GOES-16 ABI Bands 2 (0.64) and 13 (10.3) at 1821 UTC and Lower- and Mid-Tropospheric Layer Lapse Rates (900-700 and 850-500 mb, respectively) at nominal times of 1818 UTC over the upper Midwest (Click to enlarge)

This post is to remind you that satellite-derived retrieval data (independent of model data) is available in AWIPS in a timely manner to help you diagnose the thermodynamic state of the atmosphere. (Added: Storm reports for this event are here. Severe weather did cross into Wisconsin but was very close to the Illinois border).

Where will convective initiation occur? NUCAPS can help.

May 7th, 2020 |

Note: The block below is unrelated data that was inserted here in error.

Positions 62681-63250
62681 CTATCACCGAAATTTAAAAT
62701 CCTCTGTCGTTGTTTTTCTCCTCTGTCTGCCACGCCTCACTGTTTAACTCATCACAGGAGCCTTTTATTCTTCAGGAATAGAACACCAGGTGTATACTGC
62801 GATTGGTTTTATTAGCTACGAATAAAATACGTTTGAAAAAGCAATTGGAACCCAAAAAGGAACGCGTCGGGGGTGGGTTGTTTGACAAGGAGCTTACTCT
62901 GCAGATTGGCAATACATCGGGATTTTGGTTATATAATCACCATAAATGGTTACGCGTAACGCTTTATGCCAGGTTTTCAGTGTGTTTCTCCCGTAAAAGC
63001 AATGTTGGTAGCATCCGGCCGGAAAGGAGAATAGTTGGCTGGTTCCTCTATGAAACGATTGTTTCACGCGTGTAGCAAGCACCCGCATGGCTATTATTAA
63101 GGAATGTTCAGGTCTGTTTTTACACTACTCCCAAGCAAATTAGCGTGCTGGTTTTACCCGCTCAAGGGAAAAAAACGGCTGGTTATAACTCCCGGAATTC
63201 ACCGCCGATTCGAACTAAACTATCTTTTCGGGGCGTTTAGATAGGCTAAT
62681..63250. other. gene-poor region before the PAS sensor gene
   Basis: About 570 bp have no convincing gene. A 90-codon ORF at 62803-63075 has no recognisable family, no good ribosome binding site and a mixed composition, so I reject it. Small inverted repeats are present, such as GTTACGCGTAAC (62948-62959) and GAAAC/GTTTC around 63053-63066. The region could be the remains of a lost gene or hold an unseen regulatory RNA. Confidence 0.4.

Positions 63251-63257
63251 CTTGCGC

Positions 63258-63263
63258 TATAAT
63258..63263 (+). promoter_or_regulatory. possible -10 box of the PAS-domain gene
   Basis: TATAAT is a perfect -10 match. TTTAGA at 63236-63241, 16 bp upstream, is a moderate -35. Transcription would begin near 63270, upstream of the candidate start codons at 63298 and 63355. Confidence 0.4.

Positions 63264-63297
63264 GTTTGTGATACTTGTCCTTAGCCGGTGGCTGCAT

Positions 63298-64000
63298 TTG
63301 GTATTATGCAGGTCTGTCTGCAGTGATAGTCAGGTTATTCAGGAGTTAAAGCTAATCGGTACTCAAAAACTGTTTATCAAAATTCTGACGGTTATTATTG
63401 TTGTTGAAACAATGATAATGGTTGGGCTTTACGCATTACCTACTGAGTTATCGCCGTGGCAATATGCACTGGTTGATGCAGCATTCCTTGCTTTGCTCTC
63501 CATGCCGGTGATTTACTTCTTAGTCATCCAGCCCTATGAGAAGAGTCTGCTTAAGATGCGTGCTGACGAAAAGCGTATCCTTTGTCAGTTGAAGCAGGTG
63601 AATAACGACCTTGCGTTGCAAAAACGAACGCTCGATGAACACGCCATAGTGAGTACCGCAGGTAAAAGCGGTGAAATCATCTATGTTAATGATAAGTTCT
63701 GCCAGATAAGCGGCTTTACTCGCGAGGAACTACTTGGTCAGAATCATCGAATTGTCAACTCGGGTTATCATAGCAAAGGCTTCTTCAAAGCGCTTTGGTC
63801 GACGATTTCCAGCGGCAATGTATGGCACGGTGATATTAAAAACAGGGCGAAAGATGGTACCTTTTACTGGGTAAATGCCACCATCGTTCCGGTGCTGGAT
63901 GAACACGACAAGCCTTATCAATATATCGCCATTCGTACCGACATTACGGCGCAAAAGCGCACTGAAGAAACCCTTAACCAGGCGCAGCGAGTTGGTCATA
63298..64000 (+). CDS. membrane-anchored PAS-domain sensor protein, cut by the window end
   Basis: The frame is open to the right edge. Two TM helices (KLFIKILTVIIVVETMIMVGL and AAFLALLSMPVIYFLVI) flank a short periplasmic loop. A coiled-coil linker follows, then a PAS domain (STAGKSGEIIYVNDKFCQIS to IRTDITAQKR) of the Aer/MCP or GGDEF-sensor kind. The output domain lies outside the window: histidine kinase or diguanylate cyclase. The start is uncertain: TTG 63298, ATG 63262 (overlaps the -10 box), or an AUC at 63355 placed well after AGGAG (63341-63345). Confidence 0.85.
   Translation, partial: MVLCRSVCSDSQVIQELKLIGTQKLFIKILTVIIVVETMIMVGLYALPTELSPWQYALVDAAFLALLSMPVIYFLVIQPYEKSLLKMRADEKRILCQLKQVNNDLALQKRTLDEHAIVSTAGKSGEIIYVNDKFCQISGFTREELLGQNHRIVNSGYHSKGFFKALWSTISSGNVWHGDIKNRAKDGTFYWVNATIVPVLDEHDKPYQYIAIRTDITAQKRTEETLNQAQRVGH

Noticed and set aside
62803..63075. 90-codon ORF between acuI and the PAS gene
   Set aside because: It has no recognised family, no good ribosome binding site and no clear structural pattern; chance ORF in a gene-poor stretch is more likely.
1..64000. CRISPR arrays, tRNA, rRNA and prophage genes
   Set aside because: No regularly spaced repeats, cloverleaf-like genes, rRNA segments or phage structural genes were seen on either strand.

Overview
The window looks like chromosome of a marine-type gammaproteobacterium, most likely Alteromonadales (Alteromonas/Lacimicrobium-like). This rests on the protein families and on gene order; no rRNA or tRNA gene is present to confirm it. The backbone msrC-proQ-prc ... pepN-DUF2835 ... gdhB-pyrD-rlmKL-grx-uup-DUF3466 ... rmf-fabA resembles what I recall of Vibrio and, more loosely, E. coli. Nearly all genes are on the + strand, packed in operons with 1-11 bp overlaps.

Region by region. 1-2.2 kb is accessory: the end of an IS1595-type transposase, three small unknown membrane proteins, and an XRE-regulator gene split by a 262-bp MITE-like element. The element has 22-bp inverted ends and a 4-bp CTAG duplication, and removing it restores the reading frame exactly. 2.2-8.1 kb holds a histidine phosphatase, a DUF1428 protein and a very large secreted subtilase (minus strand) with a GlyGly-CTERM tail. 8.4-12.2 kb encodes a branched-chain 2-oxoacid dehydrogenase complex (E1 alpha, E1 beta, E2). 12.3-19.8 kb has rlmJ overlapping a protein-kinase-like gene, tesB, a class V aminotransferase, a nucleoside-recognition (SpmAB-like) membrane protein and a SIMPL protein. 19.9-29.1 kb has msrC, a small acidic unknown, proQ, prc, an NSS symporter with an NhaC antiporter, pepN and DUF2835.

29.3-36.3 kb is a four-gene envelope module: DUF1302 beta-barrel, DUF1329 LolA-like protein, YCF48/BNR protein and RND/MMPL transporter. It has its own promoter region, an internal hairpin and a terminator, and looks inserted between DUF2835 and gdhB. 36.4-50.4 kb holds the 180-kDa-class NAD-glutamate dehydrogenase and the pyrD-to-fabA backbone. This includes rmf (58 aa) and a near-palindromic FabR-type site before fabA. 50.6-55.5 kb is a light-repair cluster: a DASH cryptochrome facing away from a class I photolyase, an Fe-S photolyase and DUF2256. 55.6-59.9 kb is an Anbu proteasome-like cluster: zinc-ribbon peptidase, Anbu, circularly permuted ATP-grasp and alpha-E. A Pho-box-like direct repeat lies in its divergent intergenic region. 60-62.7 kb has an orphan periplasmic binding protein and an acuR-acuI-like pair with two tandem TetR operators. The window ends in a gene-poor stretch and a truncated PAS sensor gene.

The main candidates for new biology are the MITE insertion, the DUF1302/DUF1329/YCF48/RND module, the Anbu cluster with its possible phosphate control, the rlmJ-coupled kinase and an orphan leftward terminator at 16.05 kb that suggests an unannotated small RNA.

GOES-16 Band 2 (0.64 µm) visible imagery, 1900-2030 UTC rocking animation from 7 May 2020 (Click to animate)

Consider the rocking animation (if you click on it) of 1-minute visible imagery, above, showing the high plains of West Texas from 1900-2030 UTC on 7 May 2020. A dryline is present; can you predict from this imagery where convection will initiate? (Will it? Spoiler alert: Yes, and Yes!)

The Split Window Difference field shows the difference in brightness temperatures sensed at 10.3 µm and 12.3 µm. In clear skies, a distinct signal can be apparent along a dryline because of more water vapor absorption at 12.3 µm than at 10.3 µm. (A classic example is shown here, and discussed in this journal article) On 7 May 2020, however, abundant thin cirrus (which cirrus also has a very strong signal in the split window difference) masked much of the surface-based dryline signal.

GOES-16 Split Window Difference (10.3 µm – 12.3 µm) field, 1801-2056 Rocking animation, 7 May 2020 (click to animate)